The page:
1. Reduces your dementia risk.
Over the years, studies have found that staying active can boost mind function and energy, decreasing the risk of dementia. Physical activity “improve[s] cognitive function in healthy elderly persons, and potentially reduce[s] the risk of developing cognitive impairment,” according to the Alzheimer’s Association. Dance classes particularly, which require learning skills like memory and concentration, are especially helpful for individuals with an increased risk of Alzheimer’s disease.
2. Decreases your osteoporosis risk.
Fitness, especially load-bearing exercise, is important for bone health, according to certified personal trainer Leigh Crews. “Exercise can be one of the most important things you can do to prevent osteoporosis, protect yourself from falls and help maintain bone mass,” she says. According to The University of Arizona, strengthening exercises like weight-lifting, jogging, hiking, stair climbing, step aerobics, dancing and racquet sports are best.
3. Improves your sex life.
The Harvard School of Public Health found that just 20 minutes of regular exercise a day can improve sexual response in women. Not only does working out leave you feeling energized, but it can also make you feel more desirable. “Since exercise can improve health, vitality, appearance and self-esteem, it does indeed tend to increase interest in—and capacity for—sexual activity,” says David Katz, MD, director of Yale University’s Prevention Research Center. “Just make sure your partner is on the exercise bandwagon as well!” Working out with your partner, Dr. Katz says, not only will allow you to spend time together, but it will trigger adrenaline and other feel-good hormones to get you in the mood.
4. Prevents muscle loss.
As we get older, not only do our bodies build muscle less efficiently, but the muscle we already have breaks down more quickly, according to a study in The American Journal of Clinical Nutrition. This makes regular exercise an integral part of healthy aging. “Exercise not only helps us maintain our muscle mass, it can increase it,” says Crews. “This ultimately keeps our metabolism high, gives us strength and endurance to complete tasks of everyday life, and helps prevent falls, which can be a life-changing experience for older adults.”
5. Improves digestion.
The Gastroenterological Society of Australia found that exercise helps the intestinal muscles break down food and move it through your system correctly by strengthening the abdominal muscles and minimizing sluggishness. Dr. Katz seconds these findings, noting that regular exercise “can help prevent constipation.” He says even short, intermittent walking throughout the day can help keep things regular.
6. Reduces stress, depression and anxiety.
We’ve been hearing for years that regular activity boosts your mood, but it does much more than that. According to the Mayo Clinic, “once you get motivated, exercise can make a big difference. Working out can definitely help you relax and make you feel better, keeping anxiety and depression from coming back.” How? When you exercise, neurotransmitters and endorphins that ease depression are released. Plus, you raise your body temperature, which has been shown to calm nerves.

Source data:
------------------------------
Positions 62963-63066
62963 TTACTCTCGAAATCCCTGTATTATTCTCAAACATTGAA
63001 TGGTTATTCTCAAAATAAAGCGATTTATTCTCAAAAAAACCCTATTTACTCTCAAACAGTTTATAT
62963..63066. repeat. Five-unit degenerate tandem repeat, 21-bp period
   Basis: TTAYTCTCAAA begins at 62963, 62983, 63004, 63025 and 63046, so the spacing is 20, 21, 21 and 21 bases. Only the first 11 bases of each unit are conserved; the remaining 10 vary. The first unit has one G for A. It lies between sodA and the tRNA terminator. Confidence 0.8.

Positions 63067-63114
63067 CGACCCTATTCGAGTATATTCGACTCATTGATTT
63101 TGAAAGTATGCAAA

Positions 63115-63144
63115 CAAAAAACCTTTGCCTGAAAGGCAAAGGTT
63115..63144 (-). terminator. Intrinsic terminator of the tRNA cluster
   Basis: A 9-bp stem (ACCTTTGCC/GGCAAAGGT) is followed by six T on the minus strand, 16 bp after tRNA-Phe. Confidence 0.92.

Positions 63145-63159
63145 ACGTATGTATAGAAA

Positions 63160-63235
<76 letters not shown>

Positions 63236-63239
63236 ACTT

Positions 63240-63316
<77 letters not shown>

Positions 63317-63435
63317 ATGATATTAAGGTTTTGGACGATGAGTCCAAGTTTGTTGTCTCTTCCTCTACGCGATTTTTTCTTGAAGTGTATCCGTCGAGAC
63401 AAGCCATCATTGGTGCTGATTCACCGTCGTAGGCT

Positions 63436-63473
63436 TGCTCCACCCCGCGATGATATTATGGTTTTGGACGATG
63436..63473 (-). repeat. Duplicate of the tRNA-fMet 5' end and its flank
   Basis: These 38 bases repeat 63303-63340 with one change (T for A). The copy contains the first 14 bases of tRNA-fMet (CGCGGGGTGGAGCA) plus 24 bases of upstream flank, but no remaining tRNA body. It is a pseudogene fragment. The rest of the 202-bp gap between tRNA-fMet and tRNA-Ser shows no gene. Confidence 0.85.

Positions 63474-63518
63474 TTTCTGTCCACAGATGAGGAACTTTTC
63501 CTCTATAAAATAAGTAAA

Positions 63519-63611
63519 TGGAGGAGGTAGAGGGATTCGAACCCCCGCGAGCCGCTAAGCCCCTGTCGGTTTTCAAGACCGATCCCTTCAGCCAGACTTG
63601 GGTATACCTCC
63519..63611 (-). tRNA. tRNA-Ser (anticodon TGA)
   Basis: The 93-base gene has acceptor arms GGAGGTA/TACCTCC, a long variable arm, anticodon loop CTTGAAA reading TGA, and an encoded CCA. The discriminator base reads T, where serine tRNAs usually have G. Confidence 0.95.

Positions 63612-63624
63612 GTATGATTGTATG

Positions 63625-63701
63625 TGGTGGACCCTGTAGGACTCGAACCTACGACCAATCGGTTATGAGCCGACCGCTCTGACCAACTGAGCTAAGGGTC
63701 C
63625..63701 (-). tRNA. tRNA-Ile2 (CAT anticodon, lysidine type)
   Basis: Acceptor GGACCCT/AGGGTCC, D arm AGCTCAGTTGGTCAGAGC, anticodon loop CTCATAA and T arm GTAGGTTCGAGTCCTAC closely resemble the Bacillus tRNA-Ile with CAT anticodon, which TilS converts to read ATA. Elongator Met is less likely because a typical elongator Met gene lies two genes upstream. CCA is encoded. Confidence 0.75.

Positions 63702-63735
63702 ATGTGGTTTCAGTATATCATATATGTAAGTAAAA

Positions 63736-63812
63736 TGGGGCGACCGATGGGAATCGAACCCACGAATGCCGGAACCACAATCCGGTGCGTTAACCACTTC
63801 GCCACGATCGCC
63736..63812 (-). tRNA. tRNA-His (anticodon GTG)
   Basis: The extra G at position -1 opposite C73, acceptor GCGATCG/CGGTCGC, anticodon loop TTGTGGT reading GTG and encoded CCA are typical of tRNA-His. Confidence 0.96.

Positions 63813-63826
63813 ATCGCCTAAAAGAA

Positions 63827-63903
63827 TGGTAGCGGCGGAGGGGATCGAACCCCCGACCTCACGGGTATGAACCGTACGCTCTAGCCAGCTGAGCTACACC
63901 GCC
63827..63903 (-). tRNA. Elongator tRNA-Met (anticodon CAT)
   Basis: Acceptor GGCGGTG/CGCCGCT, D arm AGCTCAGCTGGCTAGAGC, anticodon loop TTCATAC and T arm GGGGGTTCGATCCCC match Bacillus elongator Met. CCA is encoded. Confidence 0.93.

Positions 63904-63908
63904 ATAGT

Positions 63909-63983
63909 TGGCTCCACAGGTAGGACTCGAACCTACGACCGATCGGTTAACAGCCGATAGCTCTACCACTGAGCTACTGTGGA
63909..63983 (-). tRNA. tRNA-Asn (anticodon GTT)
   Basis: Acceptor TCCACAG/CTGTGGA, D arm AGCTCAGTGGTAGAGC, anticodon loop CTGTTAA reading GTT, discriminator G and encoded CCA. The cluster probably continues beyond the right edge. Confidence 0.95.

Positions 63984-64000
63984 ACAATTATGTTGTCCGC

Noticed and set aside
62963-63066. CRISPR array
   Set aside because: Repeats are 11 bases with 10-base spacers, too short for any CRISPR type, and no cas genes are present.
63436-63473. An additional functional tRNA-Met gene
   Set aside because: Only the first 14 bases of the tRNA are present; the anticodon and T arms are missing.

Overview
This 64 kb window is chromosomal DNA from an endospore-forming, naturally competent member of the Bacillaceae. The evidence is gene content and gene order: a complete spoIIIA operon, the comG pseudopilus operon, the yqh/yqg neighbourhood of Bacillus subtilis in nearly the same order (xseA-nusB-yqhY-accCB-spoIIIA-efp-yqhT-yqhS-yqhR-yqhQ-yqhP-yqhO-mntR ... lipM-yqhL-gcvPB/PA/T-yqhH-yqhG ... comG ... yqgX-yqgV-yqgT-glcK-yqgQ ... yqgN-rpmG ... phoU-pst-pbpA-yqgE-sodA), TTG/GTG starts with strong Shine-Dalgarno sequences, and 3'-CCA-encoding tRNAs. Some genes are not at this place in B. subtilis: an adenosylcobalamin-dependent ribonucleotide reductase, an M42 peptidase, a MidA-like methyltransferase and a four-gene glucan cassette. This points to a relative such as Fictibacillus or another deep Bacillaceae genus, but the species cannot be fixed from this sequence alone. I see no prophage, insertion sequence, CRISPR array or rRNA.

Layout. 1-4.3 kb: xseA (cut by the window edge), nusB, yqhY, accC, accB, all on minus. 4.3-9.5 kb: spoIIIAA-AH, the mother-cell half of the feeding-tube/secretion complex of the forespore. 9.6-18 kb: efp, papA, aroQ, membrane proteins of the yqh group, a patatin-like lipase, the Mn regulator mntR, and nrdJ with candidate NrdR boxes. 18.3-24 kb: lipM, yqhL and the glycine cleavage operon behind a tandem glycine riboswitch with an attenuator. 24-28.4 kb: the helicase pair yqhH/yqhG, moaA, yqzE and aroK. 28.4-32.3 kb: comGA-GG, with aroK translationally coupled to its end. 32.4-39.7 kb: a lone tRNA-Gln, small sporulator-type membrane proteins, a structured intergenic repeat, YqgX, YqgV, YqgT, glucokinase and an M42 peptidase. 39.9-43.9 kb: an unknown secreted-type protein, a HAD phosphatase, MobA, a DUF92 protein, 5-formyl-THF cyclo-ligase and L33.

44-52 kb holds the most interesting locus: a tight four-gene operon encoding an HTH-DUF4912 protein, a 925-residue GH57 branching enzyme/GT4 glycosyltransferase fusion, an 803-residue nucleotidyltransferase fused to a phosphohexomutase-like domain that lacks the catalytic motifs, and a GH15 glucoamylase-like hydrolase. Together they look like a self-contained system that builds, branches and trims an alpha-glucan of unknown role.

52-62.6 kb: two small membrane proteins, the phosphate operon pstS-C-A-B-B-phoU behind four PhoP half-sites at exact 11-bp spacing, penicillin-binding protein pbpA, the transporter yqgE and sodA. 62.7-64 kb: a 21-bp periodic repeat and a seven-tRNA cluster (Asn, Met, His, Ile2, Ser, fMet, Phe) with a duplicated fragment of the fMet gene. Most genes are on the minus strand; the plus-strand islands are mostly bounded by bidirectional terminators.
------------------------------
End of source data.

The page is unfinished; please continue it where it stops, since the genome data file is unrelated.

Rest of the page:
7. Enhances mental performance and work productivity.
Dr. Katz is a firm believer that exercise is important for improving overall quality of life, especially when it comes to work. Not only does exercise improve self-confidence in the workplace, which helps you take on leadership roles and perform better, but it also increases overall productivity and focus. A study released by the American College of Sports Medicine found that 65 percent of employees surveyed reported an increased ability to manage their time and produce more, as well as an overall improved mental and interpersonal performance when they worked out in the middle of the day.
8. Reduces cancer risk.
Several studies have confirmed that the risk of lung, colon and breast cancers can be greatly reduced in regularly active people. In fact, a 2007 study found that exercise is an important step to preventing breast cancer because higher levels of estrogen (which is stored in fat) increase your risk. “Women who exercise heavily are, in general, older at the time of the[ir] first period, and tend to have irregular periods and a shortened estrogen-producing phase,” the American Association for Cancer Research reports. “Postmenopausal women who are physically active have also been shown to have lower levels of estrogen.”
9. Helps reduce stroke severity.
A study by the Bispebjerg University Hospital in Copenhagen following first-time stroke patients found that “people who exercised the most prior to their stroke were two and a half times more likely to have a milder stroke compared to those who exercised the least,” reports WebMD. Another positive tip? Even activities like “light housework, a walk outside and lawn care” count.
10. Improves your skin.
If vanity is still your number-one motivation to get in shape, then add glowing skin to the list of benefits. For one thing, “exercise enhances the blood flow to your skin,” Dr. Katz says. Studies have also shown that exercise improves acne by controlling the production of acne-inducing testosterone hormones like DHEA and DHT. Plus, sweating can unclog pores and help clear up your breakouts—ultimately detoxifying the skin of oils and dirt.
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